• Through reduced need for transmission and distribution network investment, and displacement of higher cost generation plant, increased use of CHP can reduce power sector investments by $795 billion over the next 20 years, around 7% of total projected power sector investment over the period 2005–2030.
  • If the energy saving and capital cost benefits of CHP are allocated to its electricity production, growth in CHP market share can slightly reduce the delivered costs of electricity to end consumers. This is contrary to the common view that CHP and other decentralized low-carbon solutions result in higher electricity costs to consumers.
  • The specific potential identified for each country varies widely depending on different national circumstances and opportunities. For example, Brazil, a largely hydropower-based economy, is not expected to see such high growth as Germany, which is likely to be more dependent on fossil fuels and biomass. More work is needed in the Plus Five countries (Brazil, China, India, Mexico, South Africa) in particular to analyse the potential for CHP expansion.

This report provides a projection at the global level of the potential benefits that a more deliberate investment in CHP could deliver. However, it is only one piece of the puzzle.

The conclusions above beg the question: ‘why is there not more CHP/DHC if the economic and environmental justifications are so strong?’ One of the key challenges is that many projects look favourable ‘on paper’; that is, when analysed in isolation from existing market and regulatory practices. However, in practice, the adoption of these technologies has historically been limited by important barriers, including:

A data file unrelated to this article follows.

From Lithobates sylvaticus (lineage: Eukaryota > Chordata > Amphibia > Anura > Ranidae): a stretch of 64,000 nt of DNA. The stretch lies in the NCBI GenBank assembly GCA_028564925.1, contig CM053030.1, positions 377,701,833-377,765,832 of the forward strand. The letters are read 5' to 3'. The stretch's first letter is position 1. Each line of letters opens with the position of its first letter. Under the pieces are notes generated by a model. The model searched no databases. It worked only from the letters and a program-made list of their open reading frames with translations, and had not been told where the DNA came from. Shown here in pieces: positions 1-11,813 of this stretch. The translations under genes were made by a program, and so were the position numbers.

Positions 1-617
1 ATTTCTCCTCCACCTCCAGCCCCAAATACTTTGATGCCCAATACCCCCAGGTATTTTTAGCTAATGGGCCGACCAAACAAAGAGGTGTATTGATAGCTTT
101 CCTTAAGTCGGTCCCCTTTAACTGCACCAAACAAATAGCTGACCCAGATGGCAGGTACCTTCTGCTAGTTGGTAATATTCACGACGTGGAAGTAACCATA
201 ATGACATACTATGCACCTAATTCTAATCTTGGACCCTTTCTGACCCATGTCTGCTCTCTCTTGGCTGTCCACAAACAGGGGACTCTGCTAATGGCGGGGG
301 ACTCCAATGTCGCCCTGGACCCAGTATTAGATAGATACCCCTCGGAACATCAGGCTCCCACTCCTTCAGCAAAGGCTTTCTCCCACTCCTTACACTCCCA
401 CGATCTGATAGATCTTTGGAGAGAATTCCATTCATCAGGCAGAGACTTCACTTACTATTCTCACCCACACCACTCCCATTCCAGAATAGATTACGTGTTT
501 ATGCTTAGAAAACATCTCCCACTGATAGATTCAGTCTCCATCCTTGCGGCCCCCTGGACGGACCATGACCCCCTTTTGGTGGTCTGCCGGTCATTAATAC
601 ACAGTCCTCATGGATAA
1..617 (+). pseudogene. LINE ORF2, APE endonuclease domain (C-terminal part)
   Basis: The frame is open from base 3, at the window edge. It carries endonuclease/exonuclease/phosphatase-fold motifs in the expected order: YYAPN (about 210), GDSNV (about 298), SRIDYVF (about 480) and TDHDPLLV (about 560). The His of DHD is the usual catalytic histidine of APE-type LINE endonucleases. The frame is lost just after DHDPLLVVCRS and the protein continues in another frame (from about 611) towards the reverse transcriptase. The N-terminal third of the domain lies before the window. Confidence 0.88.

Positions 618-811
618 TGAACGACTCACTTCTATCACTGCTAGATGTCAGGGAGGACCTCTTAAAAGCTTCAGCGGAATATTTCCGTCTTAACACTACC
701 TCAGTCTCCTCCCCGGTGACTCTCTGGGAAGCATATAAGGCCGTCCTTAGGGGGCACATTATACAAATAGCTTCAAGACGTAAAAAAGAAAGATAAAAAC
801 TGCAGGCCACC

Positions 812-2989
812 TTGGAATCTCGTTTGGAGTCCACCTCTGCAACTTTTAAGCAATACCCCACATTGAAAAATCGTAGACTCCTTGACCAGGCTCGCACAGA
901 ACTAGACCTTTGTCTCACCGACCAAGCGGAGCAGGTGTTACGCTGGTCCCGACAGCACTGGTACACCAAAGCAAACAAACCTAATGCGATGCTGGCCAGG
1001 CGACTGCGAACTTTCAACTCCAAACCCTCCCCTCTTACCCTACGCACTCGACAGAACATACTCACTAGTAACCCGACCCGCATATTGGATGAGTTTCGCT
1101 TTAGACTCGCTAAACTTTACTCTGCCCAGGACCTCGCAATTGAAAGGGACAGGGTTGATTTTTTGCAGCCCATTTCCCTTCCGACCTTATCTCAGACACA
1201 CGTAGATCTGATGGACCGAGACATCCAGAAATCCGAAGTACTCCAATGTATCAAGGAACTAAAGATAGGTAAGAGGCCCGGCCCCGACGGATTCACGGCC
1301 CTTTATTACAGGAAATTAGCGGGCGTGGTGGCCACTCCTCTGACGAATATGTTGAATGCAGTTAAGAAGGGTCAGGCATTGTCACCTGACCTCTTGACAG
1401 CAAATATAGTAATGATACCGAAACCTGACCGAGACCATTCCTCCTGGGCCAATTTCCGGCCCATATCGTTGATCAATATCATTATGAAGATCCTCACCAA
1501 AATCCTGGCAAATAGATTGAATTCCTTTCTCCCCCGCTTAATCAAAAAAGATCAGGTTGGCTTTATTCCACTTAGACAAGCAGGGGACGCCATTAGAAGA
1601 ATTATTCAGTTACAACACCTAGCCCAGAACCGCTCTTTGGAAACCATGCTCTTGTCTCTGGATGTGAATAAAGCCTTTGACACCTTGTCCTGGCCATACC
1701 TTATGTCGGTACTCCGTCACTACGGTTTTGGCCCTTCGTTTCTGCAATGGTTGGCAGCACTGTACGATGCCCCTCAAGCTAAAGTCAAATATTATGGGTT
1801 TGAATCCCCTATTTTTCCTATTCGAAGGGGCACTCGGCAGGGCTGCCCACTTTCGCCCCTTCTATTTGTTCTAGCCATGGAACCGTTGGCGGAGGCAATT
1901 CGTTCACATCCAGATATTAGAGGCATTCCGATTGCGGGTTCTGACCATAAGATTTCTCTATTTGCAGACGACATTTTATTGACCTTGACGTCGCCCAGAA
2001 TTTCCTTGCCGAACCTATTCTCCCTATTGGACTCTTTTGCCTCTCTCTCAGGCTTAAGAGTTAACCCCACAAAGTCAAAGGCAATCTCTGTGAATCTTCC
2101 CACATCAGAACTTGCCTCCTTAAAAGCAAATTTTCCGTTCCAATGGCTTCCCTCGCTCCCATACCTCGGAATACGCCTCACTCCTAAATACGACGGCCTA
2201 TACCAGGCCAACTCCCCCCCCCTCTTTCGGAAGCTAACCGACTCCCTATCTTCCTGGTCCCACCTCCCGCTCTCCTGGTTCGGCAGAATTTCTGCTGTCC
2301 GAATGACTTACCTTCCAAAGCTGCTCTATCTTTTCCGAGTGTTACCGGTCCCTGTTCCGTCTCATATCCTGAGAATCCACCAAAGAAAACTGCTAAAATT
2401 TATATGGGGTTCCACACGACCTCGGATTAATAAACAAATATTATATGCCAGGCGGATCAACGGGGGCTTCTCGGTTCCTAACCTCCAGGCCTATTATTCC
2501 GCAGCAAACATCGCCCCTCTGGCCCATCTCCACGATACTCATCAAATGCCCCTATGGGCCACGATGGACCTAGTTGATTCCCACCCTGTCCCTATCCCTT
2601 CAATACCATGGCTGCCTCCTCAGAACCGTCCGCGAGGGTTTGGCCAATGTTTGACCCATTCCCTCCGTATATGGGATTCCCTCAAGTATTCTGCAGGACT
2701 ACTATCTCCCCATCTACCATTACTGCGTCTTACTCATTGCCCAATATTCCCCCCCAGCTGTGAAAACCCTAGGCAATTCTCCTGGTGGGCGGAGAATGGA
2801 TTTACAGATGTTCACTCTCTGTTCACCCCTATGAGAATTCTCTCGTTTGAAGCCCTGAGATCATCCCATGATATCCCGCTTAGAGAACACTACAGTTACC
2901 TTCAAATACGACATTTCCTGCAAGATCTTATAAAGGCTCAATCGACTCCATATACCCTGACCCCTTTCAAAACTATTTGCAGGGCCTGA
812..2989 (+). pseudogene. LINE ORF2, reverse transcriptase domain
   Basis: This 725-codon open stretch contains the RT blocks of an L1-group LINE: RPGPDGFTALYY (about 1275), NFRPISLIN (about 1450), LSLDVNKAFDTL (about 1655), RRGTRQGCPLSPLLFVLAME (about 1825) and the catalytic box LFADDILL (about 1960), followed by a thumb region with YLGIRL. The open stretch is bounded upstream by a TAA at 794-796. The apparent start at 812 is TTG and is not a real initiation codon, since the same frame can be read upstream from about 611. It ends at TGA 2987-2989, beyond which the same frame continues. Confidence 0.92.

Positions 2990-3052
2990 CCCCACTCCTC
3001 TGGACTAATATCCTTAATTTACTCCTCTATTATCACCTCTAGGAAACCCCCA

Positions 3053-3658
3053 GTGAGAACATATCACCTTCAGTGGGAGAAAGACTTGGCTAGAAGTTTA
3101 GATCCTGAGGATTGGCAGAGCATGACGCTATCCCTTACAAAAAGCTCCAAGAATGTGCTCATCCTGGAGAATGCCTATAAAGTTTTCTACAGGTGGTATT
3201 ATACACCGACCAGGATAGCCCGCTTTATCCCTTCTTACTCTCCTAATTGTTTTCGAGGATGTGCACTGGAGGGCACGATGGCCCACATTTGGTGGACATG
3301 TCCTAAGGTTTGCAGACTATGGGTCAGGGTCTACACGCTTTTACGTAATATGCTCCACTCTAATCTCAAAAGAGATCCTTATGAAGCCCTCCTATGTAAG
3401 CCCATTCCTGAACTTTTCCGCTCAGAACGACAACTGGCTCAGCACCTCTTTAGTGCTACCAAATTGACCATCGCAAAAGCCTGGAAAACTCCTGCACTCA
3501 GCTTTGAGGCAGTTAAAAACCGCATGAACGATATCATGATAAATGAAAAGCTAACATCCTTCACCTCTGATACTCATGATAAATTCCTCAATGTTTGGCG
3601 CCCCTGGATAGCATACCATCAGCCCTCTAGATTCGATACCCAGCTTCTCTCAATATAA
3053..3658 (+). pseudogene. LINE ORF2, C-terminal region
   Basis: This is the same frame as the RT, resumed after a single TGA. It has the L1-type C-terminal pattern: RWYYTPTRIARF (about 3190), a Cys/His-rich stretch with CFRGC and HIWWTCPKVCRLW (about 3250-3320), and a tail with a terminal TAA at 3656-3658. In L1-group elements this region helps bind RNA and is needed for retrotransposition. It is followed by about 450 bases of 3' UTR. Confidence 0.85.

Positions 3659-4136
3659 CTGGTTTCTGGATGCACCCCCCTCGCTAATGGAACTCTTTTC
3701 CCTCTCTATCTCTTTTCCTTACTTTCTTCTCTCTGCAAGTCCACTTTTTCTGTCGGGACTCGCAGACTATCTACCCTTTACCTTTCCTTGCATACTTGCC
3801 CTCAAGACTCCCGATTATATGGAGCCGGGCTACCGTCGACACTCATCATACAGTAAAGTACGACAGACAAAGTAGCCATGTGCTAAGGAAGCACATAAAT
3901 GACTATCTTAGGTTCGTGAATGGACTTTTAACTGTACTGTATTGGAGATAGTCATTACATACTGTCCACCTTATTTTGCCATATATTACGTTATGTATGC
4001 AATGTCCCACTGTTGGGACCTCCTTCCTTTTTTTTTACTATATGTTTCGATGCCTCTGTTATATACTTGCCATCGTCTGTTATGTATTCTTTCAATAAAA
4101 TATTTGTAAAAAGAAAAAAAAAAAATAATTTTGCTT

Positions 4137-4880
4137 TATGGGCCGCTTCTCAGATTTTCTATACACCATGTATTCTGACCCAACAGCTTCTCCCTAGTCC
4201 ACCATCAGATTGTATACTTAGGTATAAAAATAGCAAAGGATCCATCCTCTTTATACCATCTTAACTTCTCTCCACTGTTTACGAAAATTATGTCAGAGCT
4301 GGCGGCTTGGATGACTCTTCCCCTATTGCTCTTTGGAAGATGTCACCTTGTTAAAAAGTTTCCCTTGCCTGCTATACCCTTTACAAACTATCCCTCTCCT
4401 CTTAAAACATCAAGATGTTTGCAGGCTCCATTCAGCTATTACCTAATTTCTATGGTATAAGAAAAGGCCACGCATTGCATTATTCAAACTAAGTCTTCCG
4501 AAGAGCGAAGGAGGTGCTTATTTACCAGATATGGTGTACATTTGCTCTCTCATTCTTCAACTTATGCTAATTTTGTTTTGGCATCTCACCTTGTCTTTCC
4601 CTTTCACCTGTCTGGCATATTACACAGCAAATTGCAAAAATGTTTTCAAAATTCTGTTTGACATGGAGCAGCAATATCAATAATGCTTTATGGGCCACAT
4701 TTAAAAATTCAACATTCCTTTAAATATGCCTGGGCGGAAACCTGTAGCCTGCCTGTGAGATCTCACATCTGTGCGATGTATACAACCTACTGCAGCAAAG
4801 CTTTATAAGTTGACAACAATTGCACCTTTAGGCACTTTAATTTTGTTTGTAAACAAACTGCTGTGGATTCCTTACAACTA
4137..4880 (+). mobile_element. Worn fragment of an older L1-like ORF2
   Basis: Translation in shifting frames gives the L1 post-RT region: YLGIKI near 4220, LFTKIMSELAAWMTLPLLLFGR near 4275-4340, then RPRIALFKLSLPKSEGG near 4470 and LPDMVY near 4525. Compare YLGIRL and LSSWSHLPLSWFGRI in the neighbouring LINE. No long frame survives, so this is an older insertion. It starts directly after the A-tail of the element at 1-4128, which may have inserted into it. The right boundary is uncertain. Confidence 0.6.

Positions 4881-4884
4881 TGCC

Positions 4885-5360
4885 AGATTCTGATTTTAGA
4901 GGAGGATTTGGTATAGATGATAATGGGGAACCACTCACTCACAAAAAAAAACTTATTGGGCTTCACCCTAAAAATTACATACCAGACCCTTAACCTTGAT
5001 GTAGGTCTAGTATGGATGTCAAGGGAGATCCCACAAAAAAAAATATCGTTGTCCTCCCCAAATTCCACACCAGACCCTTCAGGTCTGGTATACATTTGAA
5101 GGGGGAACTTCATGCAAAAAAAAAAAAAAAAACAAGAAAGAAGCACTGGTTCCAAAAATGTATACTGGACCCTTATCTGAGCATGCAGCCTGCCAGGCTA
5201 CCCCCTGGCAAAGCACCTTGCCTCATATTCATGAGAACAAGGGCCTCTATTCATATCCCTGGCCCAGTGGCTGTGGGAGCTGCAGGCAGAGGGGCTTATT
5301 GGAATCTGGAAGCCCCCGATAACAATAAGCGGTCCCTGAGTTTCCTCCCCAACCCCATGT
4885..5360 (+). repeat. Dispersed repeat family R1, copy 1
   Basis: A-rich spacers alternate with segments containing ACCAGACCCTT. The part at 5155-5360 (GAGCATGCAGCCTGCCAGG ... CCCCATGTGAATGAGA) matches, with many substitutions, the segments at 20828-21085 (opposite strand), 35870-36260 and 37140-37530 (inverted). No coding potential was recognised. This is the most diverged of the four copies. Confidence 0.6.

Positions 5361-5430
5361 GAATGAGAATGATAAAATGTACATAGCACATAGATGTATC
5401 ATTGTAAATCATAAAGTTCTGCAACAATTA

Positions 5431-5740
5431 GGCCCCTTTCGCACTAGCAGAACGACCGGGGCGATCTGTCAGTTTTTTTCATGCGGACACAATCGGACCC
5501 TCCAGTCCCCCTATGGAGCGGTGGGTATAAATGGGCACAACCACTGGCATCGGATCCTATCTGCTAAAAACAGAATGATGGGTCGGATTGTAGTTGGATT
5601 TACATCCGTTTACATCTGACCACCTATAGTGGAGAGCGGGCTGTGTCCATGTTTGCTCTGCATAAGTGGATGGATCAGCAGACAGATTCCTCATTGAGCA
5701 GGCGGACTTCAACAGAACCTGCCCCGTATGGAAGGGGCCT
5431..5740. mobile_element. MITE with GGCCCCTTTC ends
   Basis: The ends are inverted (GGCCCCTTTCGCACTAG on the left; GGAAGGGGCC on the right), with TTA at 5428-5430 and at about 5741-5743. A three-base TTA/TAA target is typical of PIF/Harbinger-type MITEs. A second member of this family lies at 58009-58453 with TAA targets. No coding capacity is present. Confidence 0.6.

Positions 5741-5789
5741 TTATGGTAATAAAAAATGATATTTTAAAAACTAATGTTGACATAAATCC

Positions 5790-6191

• lack of integrated urban heating/cooling supply planning
  • electricity grid access and interconnection regulations
  • lack of knowledge about CHP benefits and savings
  • the lack of an agreed methodology to recognize energy saving and environmental benefits.

A few countries have been successful in increasing the use of CHP and DHC by investing in a comprehensive set of policies designed to overcome market barriers and allow them to compete equally in the marketplace. These countries and others will need a closer look as policy makers attempt to find solutions and models that are suitable for their unique circumstances.

The IEA’s International CHP/DHC Collaborative is working on these issues (see box). CHP: Evaluating the Benefits of Greater Global Investment is the first of two reports; the second will be published later in 2008 and will include lessons learned from policies summarized from a series of case studies covering key energy, environment and utility regulatory/planning approaches that have been taken in different countries. The next report will also include a list of priorities for different regulators that are interested in implementing more advanced policies.

Thomas M. Kerr is a Senior Energy Analyst at the IEA, Paris, France.


1. Combined Heat and Power: Evaluating the Benefits of Greater Global Investment, IEA, 2008.

2. WADE,

The International CHP/DHC Collaborative

The International CHP/DHC Collaborative was launched in March 2007 to help evaluate global lessons learned and guide the G8 leaders and industry as they attempt to assess the potential of CHP as an energy technology solution.

The Collaborative includes the following activities:

  • collecting global data on current CHP installations
  • assessing growth potentials for key markets
  • developing country profiles with data and relevant policies
  • documenting best practice policies for CHP and DHC
  • convening an international CHP/DHC network, to share experiences and ideas.

For more information, please visit